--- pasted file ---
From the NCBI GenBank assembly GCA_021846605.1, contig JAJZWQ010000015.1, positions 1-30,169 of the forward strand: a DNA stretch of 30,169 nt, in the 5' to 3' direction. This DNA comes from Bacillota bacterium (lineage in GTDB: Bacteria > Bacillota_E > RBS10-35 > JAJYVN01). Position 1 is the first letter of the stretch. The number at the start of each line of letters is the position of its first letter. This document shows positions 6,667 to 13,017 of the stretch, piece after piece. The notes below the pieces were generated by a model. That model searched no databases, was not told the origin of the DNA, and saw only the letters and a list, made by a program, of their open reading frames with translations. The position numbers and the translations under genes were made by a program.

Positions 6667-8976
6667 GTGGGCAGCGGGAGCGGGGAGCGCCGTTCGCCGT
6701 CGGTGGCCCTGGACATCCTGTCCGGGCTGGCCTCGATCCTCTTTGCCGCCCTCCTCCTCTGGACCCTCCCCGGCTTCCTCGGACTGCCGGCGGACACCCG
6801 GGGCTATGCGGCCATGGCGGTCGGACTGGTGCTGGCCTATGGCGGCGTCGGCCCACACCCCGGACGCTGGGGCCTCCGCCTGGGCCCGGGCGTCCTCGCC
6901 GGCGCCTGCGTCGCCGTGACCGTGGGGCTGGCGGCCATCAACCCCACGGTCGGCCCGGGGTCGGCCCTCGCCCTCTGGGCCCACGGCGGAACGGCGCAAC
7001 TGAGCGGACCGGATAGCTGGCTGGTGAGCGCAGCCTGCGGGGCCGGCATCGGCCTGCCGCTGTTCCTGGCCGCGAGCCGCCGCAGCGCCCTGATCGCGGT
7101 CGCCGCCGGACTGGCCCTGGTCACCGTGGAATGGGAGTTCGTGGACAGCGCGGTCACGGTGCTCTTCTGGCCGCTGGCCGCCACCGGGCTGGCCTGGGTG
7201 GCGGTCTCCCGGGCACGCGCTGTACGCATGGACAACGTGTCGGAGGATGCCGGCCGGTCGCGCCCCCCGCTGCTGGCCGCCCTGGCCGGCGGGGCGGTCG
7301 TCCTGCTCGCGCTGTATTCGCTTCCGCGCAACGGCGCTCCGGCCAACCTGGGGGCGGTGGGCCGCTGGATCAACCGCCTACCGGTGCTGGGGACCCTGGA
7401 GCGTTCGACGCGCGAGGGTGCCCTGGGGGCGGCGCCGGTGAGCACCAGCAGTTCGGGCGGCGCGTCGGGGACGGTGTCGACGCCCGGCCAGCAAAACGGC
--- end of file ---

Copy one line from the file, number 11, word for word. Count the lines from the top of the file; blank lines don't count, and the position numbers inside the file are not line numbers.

7401 GCGTTCGACGCGCGAGGGTGCCCTGGGGGCGGCGCCGGTGAGCACCAGCAGTTCGGGCGGCGCGTCGGGGACGGTGTCGACGCCCGGCCAGCAAAACGGC